Today, my 8-month-old was pretty sick and pretty contagious, so regretfully, I had to cancel school. The doctor recommended a 24-hour waiting period for the antibiotics to kick in, so we should be good to go for tomorrow.
In the meantime, though, I've been meaning to do a post about the pin-punching activity I put out recently, because it would be so simple for anyone to set up at home. I'd been searching for punches in all of my local craft stores and couldn't find anything, which left the internet. All of the Montessori sites wanted way too much money for punches and felt, and they wanted even more for shipping, so I wasn't sure what to do. Fortunately, I saw this post at My Montessori Journey and noticed that the "pin" in the tray was a simple push pin. Surely it couldn't be that easy, could it?
I emailed Laura at MMJ and asked her about it:
I’m trying to set up a pin-punching activity in our classroom. I was prepared to spend about $45 at Montessori Services (not including shipping!) for a set of punches, a punch holder, and some mats, when I saw this post. Do your kids really just use a push pin? Can they hold a push pin in their hands as well as they can hold the punches from Montessori Services? (I know you have both because I’ve seen them in other posts.) If money were no object (wouldn’t that be nice? :), would you recommend I go ahead and invest in the ones from Montessori Services? My youngest child is only 7 months old, and I know we would get a ton of use out of the punch set; however, if a push pin works just as well, I’d love to put that money toward something else in the classroom.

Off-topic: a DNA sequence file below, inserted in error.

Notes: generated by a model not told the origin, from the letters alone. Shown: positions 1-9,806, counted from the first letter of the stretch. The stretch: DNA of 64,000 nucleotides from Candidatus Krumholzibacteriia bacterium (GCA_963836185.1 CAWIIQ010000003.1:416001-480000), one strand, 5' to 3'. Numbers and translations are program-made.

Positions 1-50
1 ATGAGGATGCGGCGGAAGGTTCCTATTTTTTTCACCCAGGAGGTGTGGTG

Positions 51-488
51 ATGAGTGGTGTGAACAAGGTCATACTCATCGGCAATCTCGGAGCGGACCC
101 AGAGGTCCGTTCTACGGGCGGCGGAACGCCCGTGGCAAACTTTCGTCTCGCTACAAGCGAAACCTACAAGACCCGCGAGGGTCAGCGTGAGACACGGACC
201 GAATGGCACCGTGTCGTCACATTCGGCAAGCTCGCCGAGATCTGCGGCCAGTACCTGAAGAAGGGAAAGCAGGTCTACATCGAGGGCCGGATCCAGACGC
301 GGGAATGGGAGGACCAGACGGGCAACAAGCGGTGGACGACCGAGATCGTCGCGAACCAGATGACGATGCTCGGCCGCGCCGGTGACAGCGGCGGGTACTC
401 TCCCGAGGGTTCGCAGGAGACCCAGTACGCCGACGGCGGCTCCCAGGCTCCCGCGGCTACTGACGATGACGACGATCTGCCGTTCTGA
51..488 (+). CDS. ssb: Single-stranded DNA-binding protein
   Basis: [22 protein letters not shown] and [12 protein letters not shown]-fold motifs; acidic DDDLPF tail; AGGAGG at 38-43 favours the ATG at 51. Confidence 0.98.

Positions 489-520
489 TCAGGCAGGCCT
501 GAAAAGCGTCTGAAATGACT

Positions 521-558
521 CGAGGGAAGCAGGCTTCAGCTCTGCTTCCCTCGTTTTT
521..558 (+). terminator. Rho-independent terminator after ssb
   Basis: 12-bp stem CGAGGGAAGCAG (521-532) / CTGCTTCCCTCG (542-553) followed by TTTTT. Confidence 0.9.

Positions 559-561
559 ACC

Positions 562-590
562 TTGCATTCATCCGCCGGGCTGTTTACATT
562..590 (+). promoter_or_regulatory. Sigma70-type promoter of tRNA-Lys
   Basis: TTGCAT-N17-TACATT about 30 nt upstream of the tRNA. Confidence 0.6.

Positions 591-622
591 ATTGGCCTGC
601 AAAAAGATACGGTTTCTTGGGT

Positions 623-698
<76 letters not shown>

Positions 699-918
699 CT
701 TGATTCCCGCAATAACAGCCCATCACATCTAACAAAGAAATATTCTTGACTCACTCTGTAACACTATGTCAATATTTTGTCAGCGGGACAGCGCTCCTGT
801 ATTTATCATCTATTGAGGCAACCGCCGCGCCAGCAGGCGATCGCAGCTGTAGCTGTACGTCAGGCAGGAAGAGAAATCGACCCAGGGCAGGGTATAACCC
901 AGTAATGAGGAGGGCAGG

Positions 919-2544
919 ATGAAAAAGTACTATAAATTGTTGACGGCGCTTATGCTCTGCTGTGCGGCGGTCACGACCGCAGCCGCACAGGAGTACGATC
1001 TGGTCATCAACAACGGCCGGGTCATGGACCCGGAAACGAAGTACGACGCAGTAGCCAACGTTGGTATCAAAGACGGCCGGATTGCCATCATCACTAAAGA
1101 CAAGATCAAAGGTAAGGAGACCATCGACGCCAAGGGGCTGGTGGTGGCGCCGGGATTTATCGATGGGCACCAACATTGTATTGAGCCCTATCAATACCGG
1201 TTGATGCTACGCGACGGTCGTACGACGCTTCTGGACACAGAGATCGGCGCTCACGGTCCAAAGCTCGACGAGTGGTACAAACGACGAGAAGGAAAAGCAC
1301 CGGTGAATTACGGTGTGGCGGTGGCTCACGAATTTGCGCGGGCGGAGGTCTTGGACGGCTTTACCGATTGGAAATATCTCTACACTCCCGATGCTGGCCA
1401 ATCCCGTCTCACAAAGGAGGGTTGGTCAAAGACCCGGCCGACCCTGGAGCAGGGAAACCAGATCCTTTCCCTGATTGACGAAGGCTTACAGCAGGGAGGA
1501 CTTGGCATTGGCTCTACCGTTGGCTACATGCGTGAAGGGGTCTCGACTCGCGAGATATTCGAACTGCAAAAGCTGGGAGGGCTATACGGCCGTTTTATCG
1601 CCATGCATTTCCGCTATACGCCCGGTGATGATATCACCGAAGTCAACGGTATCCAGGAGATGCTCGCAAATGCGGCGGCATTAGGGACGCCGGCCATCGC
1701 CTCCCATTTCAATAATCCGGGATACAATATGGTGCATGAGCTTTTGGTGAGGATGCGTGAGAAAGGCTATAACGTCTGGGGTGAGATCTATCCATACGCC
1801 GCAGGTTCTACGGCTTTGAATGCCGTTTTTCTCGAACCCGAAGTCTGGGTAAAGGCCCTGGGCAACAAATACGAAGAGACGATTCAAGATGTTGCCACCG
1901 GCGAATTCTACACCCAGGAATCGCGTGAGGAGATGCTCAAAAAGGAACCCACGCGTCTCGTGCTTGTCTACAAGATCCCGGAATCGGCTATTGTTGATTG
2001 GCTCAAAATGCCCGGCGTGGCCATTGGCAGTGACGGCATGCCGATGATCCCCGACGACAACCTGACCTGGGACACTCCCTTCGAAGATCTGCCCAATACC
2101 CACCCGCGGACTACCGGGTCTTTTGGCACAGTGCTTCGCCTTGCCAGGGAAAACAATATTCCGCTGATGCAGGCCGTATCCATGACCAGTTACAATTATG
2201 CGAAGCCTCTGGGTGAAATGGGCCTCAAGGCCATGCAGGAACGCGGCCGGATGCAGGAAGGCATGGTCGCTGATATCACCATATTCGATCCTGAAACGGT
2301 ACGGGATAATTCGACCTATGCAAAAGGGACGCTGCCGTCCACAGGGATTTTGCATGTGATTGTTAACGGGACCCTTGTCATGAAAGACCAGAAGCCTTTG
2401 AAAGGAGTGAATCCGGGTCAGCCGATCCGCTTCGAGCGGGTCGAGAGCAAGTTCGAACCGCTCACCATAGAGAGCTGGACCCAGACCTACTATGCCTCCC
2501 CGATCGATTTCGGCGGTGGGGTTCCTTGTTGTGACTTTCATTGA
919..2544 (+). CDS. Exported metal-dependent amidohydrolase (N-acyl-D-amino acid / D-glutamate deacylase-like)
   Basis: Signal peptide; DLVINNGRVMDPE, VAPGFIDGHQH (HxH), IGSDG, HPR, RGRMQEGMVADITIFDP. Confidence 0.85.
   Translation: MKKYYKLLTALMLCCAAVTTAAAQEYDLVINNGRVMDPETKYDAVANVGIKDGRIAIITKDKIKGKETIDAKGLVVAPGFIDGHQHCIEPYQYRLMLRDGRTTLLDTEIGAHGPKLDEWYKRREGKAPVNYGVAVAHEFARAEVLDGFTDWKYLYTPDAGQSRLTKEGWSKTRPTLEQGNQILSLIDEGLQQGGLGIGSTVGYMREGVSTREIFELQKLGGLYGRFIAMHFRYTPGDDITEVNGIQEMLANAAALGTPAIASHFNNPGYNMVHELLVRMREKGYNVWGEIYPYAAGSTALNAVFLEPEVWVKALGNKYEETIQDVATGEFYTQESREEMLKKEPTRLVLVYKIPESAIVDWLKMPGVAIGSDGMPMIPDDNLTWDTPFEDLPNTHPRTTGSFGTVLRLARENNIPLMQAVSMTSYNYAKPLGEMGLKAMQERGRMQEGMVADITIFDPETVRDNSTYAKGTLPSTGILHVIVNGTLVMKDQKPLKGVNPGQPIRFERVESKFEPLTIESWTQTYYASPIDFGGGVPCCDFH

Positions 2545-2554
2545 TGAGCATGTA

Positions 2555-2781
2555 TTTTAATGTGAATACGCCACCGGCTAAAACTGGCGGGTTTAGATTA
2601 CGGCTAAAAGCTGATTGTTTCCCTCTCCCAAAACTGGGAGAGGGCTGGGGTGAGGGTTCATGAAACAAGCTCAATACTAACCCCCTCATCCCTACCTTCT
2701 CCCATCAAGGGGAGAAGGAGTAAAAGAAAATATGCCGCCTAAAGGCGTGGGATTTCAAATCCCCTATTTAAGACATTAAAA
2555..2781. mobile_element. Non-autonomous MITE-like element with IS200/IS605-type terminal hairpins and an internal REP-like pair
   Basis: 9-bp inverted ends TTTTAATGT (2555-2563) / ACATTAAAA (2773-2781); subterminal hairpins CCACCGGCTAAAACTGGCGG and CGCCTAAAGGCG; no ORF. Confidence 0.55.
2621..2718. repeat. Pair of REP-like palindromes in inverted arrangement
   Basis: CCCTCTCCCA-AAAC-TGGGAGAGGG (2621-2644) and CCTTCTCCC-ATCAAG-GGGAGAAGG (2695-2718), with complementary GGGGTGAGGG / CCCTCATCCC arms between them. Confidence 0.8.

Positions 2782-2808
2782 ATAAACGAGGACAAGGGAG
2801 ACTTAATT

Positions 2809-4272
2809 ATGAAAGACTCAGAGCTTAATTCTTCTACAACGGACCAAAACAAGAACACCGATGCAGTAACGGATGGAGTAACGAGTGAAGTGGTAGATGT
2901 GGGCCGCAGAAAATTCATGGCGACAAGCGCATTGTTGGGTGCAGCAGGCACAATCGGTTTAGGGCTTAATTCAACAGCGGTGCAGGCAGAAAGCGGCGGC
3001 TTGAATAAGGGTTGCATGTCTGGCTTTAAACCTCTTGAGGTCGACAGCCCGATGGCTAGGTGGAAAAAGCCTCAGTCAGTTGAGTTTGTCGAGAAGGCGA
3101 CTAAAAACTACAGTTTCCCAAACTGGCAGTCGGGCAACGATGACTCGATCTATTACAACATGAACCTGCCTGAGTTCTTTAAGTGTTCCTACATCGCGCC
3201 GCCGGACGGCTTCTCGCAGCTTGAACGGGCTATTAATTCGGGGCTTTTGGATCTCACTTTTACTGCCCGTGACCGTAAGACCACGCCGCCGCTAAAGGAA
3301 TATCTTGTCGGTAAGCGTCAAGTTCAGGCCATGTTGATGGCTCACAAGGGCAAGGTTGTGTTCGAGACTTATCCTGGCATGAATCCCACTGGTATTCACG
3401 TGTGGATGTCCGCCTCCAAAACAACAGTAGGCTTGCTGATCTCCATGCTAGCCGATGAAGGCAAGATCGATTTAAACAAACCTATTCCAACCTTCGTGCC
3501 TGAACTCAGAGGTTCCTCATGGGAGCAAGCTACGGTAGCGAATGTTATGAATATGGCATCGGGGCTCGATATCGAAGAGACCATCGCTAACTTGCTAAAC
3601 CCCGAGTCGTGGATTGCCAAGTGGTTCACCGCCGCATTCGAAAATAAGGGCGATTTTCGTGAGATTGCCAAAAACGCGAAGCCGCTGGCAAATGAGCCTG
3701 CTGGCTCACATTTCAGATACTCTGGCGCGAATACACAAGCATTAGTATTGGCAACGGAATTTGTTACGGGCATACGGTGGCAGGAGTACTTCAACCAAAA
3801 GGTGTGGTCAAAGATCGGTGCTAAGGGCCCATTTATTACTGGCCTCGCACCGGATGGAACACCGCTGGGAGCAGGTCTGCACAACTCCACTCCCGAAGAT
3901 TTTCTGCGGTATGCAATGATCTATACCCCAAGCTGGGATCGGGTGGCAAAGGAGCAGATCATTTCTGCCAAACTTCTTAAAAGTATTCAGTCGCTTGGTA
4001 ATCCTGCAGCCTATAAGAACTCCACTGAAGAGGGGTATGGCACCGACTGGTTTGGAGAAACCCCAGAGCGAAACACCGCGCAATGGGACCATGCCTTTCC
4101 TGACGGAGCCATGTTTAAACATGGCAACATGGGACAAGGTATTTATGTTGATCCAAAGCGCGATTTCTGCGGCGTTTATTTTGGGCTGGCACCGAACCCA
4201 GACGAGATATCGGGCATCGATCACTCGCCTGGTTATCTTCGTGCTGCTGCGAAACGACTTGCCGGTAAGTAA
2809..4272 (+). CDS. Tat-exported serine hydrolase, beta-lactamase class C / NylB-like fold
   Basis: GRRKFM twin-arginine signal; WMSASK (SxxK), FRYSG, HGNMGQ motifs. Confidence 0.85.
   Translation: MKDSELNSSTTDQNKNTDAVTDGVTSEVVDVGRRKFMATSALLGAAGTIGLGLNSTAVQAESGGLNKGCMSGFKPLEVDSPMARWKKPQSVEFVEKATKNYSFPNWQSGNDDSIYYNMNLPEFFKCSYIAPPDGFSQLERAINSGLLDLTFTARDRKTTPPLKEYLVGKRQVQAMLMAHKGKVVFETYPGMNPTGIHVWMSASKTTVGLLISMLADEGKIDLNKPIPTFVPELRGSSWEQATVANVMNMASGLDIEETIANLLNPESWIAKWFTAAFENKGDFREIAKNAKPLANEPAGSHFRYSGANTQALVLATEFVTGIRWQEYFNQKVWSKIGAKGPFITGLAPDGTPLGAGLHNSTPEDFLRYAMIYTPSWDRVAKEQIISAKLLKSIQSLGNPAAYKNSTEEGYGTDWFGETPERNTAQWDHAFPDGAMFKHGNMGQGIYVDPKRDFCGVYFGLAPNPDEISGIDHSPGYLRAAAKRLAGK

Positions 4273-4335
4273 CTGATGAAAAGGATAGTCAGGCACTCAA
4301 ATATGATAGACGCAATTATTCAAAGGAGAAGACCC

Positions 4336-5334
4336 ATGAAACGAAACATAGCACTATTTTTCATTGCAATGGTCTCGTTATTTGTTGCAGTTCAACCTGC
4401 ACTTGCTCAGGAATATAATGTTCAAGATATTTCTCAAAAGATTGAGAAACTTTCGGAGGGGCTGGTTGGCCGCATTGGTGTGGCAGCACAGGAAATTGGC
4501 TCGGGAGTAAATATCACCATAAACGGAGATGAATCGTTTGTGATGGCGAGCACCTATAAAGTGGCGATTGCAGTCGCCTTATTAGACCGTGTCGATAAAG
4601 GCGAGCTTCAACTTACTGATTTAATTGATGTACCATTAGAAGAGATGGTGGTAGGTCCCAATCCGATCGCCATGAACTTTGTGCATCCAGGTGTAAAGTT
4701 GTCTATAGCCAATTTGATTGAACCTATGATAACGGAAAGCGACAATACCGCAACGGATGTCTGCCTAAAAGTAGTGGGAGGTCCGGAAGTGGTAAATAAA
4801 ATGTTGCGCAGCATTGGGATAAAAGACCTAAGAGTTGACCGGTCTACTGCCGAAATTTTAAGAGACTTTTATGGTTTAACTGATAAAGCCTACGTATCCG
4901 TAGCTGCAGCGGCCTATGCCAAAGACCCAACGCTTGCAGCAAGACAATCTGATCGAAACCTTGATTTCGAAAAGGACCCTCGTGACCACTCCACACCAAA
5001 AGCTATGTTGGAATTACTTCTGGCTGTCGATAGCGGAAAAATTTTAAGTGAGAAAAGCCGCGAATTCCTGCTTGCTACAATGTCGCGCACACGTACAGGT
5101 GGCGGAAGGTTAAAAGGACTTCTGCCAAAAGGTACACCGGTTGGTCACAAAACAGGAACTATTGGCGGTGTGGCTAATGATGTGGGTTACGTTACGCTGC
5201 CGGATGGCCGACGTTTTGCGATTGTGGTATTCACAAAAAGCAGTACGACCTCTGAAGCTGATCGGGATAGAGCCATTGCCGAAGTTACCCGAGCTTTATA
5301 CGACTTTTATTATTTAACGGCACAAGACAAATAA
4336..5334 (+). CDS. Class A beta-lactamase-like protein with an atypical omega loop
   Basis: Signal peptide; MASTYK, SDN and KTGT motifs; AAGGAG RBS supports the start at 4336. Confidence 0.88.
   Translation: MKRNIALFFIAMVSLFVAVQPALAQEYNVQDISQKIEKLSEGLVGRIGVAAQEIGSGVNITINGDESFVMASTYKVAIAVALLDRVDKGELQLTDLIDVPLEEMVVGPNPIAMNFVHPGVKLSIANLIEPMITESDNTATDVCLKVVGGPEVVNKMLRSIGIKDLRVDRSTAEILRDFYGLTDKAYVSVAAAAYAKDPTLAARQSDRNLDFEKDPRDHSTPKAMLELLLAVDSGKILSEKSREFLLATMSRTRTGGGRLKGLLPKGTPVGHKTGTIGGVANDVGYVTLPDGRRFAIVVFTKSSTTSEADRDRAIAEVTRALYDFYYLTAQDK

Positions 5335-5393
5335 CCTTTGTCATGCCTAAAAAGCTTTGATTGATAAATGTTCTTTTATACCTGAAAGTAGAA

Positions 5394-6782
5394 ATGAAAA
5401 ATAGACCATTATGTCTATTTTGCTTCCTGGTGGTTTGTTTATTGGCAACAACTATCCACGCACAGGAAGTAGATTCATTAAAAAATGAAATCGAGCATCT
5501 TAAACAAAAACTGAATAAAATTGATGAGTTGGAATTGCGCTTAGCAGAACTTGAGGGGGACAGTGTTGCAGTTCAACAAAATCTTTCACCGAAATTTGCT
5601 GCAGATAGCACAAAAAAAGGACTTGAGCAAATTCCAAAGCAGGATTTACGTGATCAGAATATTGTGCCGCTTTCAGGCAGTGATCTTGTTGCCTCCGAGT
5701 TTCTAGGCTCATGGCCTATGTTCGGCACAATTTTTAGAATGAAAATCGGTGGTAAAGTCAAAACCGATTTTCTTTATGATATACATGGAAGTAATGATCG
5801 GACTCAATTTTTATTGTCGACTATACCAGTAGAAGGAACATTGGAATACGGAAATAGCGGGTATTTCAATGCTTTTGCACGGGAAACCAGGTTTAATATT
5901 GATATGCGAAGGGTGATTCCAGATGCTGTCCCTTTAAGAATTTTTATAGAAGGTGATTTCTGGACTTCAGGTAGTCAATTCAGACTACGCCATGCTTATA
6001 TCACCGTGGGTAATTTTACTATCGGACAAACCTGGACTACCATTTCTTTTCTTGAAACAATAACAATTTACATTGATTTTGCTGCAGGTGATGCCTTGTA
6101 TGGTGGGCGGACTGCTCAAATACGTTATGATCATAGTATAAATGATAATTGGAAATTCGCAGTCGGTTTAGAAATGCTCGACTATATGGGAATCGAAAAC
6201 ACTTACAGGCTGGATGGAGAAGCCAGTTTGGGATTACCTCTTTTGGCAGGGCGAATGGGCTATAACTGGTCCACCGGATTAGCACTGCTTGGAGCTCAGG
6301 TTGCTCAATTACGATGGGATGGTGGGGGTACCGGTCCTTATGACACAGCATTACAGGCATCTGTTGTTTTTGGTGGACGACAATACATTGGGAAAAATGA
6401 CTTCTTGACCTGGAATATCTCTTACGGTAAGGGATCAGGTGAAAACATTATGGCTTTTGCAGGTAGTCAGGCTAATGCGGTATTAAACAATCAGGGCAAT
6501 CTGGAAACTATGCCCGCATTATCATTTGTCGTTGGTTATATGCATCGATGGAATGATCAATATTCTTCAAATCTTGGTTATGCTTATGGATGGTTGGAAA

She graciously replied, and then even more graciously allowed me to share her advice with all of you (thanks again!!). Here is her response:
When I first taught in a Montessori school several years ago, we used push pins, but BIG ones. You can buy them at most office supply stores. I am talking about ones that are about 2 inches long, really big. When I came to my current school to teach, they had the wooden handled ones from Montessori Services. After observing the children in my classroom using the regular (small) push pins and the Montessori Services ones, here are my thoughts. If a child can hold a pencil well using a tri-pod grip, I think the Montessori Services ones are great because they are the same diameter as a regular pencil. However, I pulled out the small pins for my littlest students who haven't yet formed a good tripod grip. The small push pins pretty much force the child to use a tripod grasp. So........my advice is to start with the regular small push pins. As far as the pad, I do really like the thick wool ones from Montessori Services. However, in the past I've just used a square of thick carpet padding. You could probably get a remnant piece of that for free from any home improvement store that installs carpet. That would be a cheap way to get started. Hope that helps!
I never made it to a carpet store to get carpet padding, so instead I got eight 9x12 adhesive sheets of felt and stuck two together to make four felt pads (I left the backing on the bottom sheet of felt). Voila! Pins and pads for four kids for about $4! For the outline, I did a Google images search for a leaf outline, copied the image into a Word document, and printed it out on construction paper (never knew I could do that!). Now that I have the pins and pads, it will be very simple to add new outlines to go with the current season/holiday, etc. Fun!